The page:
A summit between North Korean leader Kim Jong Un and US President Donald Trump has been cut short in Vietnam.
President Trump said in a news conference they couldn't come to an agreement on denuclearisation plans.
The US wants North Korea to commit to complete denuclearisation, including the shutting down of the Yongbyon nuclear facility where it enriches uranium.
However, in return North Korea wants crippling international sanctions against it to be lifted.
There was some dispute between the two sides, however, about the exact nature of the disagreement that saw talks break down.
Speaking after the summit, Donald Trump told reporters: "It was all about the sanctions.
"Basically, they wanted the sanctions lifted in their entirety, and we couldn't do that.
"We spent all day with Kim Jong Un, he's quite a guy, quite a character, but we decided not to sign anything.
"It was very productive, but sometimes you have to walk and this was just one of those times."
He added: "We felt good about the progress but we couldn't quite get over the line. I hope we will do so in the weeks ahead."
North Korea's foreign minister this evening disputed the claim that they wanted all sanctions lifted.
Speaking during a news conference, Ri Yong Ho said Pyongyang had instead sought partial sanction relief in return for dismantling its nuclear facilities.
He claimed his country's stance wouldn't change in any future negotiations.
Meanwhile, in comments quoted by Bloomberg, North Korean vice foreign minister Choe Son Hui suggested: “[The] US not accepting our proposal is missing an opportunity that comes once in a thousand years.”
Earlier a White House statement, quoted by Reuters, said no agreement was reached at this time between Trump and Kim - but that their respective teams look forward to meeting in the future.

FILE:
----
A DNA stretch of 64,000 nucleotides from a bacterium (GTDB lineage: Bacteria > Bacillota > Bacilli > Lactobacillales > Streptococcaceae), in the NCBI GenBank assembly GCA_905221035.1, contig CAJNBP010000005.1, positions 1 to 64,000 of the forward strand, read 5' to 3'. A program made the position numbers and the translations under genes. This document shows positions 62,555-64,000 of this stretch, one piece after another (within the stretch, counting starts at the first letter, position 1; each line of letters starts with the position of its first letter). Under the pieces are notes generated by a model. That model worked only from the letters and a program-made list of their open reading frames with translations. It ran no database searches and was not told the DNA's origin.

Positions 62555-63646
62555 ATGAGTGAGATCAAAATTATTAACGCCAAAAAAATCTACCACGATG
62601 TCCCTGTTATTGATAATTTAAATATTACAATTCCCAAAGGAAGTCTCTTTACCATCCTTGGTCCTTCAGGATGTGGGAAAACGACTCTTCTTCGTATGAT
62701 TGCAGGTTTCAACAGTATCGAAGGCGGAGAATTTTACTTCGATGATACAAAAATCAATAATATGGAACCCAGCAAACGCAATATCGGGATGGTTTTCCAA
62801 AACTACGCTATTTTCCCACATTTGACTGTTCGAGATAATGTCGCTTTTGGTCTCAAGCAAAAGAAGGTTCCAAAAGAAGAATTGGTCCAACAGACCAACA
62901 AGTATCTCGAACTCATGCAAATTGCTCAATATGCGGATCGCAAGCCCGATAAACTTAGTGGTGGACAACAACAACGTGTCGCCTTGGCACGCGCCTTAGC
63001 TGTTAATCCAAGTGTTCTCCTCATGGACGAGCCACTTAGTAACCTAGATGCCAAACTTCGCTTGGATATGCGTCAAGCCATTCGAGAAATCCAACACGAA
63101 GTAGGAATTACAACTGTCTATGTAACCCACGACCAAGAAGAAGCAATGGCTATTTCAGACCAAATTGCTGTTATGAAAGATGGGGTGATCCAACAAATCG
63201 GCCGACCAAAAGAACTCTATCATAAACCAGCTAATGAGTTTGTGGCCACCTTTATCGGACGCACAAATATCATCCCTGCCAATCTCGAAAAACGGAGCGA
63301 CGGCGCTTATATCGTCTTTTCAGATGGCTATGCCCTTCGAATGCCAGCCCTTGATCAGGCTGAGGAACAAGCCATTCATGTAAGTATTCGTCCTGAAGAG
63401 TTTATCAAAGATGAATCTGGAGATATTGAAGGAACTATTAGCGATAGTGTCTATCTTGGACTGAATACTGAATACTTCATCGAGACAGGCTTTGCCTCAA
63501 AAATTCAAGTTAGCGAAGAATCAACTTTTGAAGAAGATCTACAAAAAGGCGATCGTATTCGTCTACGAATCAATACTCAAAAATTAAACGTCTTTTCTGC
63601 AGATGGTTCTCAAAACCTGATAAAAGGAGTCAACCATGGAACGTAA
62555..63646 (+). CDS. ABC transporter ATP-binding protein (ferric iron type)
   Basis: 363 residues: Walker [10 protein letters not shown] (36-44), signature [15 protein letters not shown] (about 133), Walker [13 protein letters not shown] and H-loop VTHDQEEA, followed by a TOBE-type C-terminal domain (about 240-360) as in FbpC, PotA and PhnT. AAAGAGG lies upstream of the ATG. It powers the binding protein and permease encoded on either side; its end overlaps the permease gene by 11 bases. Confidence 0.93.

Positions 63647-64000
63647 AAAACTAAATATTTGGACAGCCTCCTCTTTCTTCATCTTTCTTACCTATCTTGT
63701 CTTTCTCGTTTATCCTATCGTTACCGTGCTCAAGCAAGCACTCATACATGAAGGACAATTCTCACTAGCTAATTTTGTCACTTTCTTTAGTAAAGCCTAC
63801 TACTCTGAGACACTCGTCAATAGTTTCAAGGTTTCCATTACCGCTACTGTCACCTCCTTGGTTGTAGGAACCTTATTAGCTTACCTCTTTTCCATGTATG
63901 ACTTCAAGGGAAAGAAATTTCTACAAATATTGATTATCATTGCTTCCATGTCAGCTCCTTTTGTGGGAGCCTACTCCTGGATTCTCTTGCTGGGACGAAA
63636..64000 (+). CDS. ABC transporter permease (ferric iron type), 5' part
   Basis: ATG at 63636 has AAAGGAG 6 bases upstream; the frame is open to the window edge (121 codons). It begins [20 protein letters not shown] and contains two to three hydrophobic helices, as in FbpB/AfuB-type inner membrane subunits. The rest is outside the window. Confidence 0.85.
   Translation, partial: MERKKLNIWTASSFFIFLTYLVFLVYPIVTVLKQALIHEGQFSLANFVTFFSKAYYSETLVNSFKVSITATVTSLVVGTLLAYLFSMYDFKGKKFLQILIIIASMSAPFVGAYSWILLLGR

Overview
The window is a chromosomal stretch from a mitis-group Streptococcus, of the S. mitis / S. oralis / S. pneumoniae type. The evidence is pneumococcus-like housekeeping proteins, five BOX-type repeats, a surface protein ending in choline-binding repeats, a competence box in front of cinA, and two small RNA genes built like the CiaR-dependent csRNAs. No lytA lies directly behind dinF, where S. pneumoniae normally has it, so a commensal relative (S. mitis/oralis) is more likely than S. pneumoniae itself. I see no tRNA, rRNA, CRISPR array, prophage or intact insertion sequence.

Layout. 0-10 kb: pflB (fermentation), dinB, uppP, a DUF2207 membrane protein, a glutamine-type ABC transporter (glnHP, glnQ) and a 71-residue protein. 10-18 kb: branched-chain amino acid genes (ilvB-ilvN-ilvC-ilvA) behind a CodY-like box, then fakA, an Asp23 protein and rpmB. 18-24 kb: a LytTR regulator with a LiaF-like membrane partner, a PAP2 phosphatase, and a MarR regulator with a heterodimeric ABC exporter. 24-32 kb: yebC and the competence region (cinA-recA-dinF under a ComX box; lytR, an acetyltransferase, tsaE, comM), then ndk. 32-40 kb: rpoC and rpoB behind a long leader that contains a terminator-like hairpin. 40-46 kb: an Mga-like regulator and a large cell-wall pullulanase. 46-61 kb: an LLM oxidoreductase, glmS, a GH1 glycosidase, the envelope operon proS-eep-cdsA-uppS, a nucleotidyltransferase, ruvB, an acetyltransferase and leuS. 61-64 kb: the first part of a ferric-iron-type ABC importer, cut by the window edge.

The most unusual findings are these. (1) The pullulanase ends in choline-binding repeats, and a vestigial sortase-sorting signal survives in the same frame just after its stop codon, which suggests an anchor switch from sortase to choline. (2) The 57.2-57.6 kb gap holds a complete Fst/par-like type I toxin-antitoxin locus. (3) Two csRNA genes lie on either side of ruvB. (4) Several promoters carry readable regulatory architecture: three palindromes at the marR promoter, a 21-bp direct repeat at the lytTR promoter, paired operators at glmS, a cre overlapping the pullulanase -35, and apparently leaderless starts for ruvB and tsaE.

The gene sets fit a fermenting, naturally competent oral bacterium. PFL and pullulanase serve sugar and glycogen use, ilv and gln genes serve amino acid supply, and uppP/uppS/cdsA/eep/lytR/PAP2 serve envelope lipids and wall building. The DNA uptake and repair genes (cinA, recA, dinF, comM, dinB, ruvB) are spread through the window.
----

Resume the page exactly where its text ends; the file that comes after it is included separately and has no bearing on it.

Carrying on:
Images showed the two leaders leaving the luxury Metropole Hotel in the Vietnamese capital, to return to their perspective hotels.
Earlier, North Korean leader Kim Jong Un insisted he was prepared to denuclearise, after answering a question from a foreign journalist for what could be the very first time.
Mr Kim and US President Donald Trump kicked off the second day of their summit in Vietnam with an unprecedented joint questions-and-answer session with reporters.
Asked by a US reporter whether he was willing to denuclearise, Mr Kim: "If I'm not willing to do that, I wouldn't be here."
In reply, Mr Trump said: "Good answer, that may be the best answer you've ever heard."
Asked if he was confident of a productive end to his time with Mr Trump in Hanoi, Mr Kim added: "It's too early to say. I won't make predictions. But I instinctively feel that a good outcome will be produced."
He was also asked about human rights, but Mr Trump intervened to say: "We're discussing everything."
And in scenes that would have been unthinkable a year ago, the US president also remarked that it would be "a good idea" to open a liaison office in North Korea in a bid to further improve relations between the countries.
Mr Kim and Mr Trump took questions at the Metropole Hotel, where they had earlier held a behind closed doors meeting alongside US Secretary of State Mike Pompeo and North Korean official Kim Yong Chol.
On their first day together in the Vietnamese capital, Mr Trump told his North Korean counterpart that he wanted to help his country fulfil its "tremendous economic potential".
They ended their first day with a "social dinner".
Both have already spoken of a blossoming relationship they have enjoyed since their historic meeting in Singapore last summer, with the pair having exchanged several letters.
Despite that, and similarly thriving relations between Mr Kim and South Korean President Moon Jae In, little progress has been made towards the process of denuclearisation.
Earlier this month, a UN report warned that North Korea was in fact working to protect its nuclear weapons.